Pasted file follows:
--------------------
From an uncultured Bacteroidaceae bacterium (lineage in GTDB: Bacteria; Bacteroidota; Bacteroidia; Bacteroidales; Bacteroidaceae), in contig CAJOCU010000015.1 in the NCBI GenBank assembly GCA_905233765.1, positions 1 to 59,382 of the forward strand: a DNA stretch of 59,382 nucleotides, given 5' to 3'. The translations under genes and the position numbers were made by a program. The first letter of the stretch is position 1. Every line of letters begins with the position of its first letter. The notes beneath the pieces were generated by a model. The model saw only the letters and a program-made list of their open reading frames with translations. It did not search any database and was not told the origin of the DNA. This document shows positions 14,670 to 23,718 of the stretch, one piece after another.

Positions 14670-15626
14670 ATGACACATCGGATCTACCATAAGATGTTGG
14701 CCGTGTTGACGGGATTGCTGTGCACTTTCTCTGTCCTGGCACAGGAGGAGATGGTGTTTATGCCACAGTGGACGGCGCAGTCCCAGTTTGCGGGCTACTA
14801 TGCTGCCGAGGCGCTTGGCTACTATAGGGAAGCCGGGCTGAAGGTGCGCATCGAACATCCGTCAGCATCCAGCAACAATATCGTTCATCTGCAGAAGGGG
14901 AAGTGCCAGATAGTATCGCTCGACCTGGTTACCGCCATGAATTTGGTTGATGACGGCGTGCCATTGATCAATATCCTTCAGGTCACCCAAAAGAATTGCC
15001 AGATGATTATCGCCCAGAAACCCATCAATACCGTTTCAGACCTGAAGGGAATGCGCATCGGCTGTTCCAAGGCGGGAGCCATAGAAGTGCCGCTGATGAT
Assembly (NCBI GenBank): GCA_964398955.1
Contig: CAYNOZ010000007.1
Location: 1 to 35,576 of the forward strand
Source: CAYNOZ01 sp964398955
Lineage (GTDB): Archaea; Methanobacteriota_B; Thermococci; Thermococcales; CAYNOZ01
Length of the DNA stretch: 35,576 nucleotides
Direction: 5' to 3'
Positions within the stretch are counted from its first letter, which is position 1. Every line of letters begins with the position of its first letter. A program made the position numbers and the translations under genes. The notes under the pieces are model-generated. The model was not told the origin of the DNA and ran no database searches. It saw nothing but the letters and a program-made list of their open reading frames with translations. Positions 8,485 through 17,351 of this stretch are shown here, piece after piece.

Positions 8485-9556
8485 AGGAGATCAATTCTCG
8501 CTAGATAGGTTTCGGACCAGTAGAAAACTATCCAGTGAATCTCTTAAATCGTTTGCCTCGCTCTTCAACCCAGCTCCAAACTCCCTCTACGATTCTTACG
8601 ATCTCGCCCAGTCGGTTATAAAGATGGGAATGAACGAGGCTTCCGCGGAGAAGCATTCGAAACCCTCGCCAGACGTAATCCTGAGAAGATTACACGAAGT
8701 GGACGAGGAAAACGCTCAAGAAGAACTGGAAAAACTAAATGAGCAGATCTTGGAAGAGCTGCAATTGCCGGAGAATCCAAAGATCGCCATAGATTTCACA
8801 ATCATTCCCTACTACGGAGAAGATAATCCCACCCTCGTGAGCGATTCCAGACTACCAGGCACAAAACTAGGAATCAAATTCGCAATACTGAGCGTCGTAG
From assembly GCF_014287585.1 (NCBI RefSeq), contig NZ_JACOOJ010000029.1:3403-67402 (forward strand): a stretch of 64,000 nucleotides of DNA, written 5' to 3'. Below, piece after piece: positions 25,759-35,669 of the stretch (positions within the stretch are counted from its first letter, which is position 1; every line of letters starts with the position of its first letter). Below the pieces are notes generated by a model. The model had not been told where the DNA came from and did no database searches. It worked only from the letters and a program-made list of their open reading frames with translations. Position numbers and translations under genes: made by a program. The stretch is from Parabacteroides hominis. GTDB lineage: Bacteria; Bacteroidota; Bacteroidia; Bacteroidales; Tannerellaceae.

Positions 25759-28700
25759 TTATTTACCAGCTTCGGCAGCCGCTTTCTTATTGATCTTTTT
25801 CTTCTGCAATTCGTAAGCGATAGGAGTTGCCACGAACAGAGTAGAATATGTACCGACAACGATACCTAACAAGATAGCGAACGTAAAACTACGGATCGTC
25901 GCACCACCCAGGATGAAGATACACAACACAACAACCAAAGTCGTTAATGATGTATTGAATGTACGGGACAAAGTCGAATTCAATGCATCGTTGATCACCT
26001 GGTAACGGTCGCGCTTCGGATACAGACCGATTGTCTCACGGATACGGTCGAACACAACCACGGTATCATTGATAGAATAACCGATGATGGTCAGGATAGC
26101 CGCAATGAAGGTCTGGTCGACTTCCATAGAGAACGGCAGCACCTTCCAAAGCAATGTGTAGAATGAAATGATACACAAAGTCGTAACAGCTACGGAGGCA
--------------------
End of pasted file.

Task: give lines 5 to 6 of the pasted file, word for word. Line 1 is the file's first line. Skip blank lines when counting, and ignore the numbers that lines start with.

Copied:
14801 TGCTGCCGAGGCGCTTGGCTACTATAGGGAAGCCGGGCTGAAGGTGCGCATCGAACATCCGTCAGCATCCAGCAACAATATCGTTCATCTGCAGAAGGGG
14901 AAGTGCCAGATAGTATCGCTCGACCTGGTTACCGCCATGAATTTGGTTGATGACGGCGTGCCATTGATCAATATCCTTCAGGTCACCCAAAAGAATTGCC